Even in an ever-more-crowded field, the .375 H&H Mag. remains one of the few truly “great” cartridges. For more than a century, the medium bore has proven its merit on all manner of game, up to and including pachyderms. In fact, in some countries its .375"-diameter bullet is the smallest permitted for hunting dangerous game. In North America it’s a favorite among bear, elk and moose hunters—especially for Alaskans. Despite the “medium-bore” moniker, the .375 H&H Mag.—unsurprisingly—generates generous perceived recoil, particularly in lightweight rifles. However, full-strength ammunition isn’t always needed. For practice or the pursuit of non-dangerous species at reasonable ranges, try the reduced-recoil recipe below. Make no mistake, the load is no pushover; energy levels exceed those of standard, 165-gr. .308 Win. ammunition—at the muzzle and at 200 yds.—with a .375"-diameter (pre-expanded) bullet to boot. Please note that the 53,000 C.U.P.-load, which is found on Hodgdon’s Powder Co.’s website, should be adhered to exactly—no component substitution or changing charges.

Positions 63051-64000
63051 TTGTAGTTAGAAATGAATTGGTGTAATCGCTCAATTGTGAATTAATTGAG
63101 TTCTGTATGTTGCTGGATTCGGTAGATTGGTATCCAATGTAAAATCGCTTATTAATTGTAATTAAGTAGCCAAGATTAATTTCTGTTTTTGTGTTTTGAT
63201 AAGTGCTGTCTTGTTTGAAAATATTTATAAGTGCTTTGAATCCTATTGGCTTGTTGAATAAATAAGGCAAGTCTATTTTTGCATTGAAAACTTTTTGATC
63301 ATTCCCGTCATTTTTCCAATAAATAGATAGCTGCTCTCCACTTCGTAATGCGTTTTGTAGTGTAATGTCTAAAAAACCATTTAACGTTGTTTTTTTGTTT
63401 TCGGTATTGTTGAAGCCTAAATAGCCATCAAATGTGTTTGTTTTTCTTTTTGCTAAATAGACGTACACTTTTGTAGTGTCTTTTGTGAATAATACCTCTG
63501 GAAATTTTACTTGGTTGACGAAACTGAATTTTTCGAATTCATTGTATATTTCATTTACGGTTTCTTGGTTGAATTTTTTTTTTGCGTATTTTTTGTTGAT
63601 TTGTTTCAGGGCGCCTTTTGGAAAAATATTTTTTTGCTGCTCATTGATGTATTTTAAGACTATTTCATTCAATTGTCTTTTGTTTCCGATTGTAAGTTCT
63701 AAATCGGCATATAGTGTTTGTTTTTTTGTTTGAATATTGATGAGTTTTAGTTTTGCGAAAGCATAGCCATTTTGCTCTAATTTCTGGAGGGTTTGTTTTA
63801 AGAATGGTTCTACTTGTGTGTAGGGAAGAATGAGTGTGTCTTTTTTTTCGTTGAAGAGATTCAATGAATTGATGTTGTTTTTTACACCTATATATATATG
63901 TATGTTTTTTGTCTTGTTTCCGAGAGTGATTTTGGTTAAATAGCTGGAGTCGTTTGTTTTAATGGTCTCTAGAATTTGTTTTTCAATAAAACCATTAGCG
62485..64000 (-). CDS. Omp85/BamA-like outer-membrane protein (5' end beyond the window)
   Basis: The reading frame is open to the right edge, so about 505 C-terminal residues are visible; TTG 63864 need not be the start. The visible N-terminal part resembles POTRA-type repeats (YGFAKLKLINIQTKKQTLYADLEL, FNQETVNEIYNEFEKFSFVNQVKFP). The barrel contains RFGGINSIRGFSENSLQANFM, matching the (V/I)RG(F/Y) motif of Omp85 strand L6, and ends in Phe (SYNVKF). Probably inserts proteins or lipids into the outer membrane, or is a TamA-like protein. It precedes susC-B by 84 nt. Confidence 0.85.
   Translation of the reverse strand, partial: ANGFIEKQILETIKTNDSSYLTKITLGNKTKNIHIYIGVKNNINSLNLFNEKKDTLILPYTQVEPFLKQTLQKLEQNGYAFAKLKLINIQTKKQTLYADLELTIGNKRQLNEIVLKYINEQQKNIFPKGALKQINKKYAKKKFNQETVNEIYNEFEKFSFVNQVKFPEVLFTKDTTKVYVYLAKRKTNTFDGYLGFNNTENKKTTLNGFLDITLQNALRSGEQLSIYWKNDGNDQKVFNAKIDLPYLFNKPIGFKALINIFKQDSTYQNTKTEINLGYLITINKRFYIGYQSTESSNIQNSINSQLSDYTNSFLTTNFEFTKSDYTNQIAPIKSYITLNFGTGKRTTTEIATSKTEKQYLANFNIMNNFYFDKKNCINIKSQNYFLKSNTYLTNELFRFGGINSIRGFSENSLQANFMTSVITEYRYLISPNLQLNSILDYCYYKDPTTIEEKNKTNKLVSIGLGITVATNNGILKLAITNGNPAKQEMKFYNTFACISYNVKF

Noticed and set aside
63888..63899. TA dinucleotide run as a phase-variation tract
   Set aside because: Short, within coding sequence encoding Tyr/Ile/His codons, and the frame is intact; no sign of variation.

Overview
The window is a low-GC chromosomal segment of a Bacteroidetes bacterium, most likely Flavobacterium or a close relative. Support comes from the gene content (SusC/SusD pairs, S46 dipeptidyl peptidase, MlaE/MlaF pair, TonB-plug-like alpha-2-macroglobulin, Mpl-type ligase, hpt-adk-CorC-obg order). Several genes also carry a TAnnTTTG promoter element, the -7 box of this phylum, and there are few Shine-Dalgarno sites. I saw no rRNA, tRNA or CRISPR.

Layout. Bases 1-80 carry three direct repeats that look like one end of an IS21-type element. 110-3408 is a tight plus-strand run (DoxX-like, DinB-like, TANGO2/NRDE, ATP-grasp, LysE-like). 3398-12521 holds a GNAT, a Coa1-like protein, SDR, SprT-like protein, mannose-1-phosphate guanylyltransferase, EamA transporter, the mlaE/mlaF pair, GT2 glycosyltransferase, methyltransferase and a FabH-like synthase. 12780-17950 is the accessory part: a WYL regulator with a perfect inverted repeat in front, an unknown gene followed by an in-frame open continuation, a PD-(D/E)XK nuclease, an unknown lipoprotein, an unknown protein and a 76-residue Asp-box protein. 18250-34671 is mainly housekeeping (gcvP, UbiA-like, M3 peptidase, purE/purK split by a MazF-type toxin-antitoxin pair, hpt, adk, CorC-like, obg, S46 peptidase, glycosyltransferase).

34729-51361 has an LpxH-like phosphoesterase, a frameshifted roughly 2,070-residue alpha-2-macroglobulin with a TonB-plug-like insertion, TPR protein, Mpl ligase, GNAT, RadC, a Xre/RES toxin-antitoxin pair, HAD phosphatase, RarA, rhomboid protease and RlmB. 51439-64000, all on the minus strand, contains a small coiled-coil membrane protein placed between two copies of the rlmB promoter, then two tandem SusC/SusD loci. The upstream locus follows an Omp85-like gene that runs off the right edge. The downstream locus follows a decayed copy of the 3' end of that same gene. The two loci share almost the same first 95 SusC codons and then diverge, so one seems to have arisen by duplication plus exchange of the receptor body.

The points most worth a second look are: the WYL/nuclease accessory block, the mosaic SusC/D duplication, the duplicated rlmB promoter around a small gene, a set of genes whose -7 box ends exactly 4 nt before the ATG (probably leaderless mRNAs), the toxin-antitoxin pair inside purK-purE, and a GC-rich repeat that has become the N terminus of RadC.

Latest Loads: .375 H&H Mag.
When introduced in the 1990s, the FN P90 PDW was far different from more traditional carbines with its design and chambering. It design and layout are truly unique, and even two decades later the semi-automatic PS90 is still popular and futuristic.
Known for coming up with some unique shotgun models, Black Aces Tactical has a stand-out shotgun with its Pro Series Lever-action shotgun design.